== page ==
Gordon Cullen and the "Cut-and-Paste" Urban Landscape
The new rules of the emerging consumer economy radically reconfigured both the discourse and practice of architecture during the postwar era. Architecture became a commodity whose products were sold through mass media to mass audiences, via images that performed as advertising. In this world, image makers, rather than theorists, stood at the forefront of the architectural production, performing as "visual marketers." Thomas Gordon Cullen (1914-1994), the subject of this dissertation and one of the best-known twentieth-century architectural draftsmen to emerge from Britain, flourished during this visual consumerist push. Cullen gained widespread acclaim in the 1960s and 1970s following the publication of his book Townscape (1961) and its abbreviated edition, The Concise Townscape (1971).
Cullen is therefore closely associated with the three decades-long Townscape campaign, initiated and promoted by the prestigious London-based magazine The Architectural Review, which espoused a visual modern-picturesque approach to city design. Though Cullen is well known, he is little studied and--owing specifically to the malleability of and contradictions in his legacy--even less understood. In examining his urban ideas, most scholars have placed him in the history of urban design. An in-depth study of Cullen's printed image and modus operandi, however, is conspicuously missing. This study fills this gap. It provides a structural understanding of Cullen's massive popularity and influence through his image-making trade--its professional status, income sources, clients, norms of success, production modes--and through his drawings. These influences work palpably beyond urban design and Townscape: they signal a major shift in the role of image makers and the status of the image in the production and consumption of popular architecture in the postwar era.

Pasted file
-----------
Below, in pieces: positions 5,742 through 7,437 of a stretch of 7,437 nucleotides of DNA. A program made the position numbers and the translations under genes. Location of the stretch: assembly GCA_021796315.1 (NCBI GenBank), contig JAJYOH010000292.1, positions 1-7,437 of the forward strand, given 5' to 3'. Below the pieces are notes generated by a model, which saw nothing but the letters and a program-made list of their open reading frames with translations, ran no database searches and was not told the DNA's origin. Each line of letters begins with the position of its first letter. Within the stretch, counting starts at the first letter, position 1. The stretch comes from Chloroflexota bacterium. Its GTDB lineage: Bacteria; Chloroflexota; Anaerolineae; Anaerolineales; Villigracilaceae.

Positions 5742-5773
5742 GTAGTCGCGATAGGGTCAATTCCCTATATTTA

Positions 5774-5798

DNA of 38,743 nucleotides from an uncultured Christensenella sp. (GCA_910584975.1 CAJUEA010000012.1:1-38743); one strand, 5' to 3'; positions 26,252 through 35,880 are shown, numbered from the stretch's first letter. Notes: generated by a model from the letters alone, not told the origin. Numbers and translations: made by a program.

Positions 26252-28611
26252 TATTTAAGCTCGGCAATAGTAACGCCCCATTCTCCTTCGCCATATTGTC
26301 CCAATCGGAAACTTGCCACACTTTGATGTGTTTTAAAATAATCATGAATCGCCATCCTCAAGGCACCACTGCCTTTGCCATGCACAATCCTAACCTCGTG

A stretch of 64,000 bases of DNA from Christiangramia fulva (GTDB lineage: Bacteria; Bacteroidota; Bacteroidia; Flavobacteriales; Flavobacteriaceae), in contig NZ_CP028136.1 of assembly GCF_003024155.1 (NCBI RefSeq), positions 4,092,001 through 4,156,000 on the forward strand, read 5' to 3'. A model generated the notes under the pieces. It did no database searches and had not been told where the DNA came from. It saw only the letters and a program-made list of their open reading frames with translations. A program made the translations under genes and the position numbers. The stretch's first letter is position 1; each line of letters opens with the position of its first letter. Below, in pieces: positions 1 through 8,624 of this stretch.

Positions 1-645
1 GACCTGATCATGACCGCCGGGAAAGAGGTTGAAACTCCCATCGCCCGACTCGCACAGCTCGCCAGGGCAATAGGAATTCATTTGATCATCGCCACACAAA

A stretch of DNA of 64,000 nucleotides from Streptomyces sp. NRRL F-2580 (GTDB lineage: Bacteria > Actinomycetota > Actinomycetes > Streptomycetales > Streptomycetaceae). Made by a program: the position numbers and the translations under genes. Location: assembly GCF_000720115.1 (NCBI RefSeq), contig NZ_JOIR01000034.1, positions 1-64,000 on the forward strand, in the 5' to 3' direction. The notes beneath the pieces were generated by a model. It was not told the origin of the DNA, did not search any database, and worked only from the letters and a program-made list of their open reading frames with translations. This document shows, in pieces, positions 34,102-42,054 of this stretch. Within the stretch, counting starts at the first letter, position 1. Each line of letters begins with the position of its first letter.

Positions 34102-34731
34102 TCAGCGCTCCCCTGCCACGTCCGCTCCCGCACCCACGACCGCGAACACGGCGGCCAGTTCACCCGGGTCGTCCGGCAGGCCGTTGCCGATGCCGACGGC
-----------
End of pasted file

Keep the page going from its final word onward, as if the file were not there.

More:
This study uses key samples of his published work; exemplary samples of original drawings, sketches, and journal notes from his personal archive housed at his residence in Wraysbury, England; and a range of academic references and citations, as well as formal interviews and informal conversations, to examine the ways in which Cullen (1) packaged and sold architecture as visual "merchandise" to manufacture consumer desire, (2) reinvented the landscape perspective as a tool to rethink the postmodern city, (3) reconfigured the design book as a new kind of literary architectural genre, and (4) constructed his audience. It shows that Cullen was precisely fitted to the requisites of a society of spectacle in a hyper-consumerist economy. Not only did he shape the postwar generation of architects and landscape architects educated between the 1970s and 1980s across the world, but he continues to exert his influence over both professionals and laypeople today. Knowingly and mostly unknowingly, many see the world through Cullen's eyes--as mobile, pedestrian, at eye level, and spectacular. And many draw or design the city through bricolage and montage--a cut-and-paste maneuver of a constant Cullenesque interplay in virtual and actual space.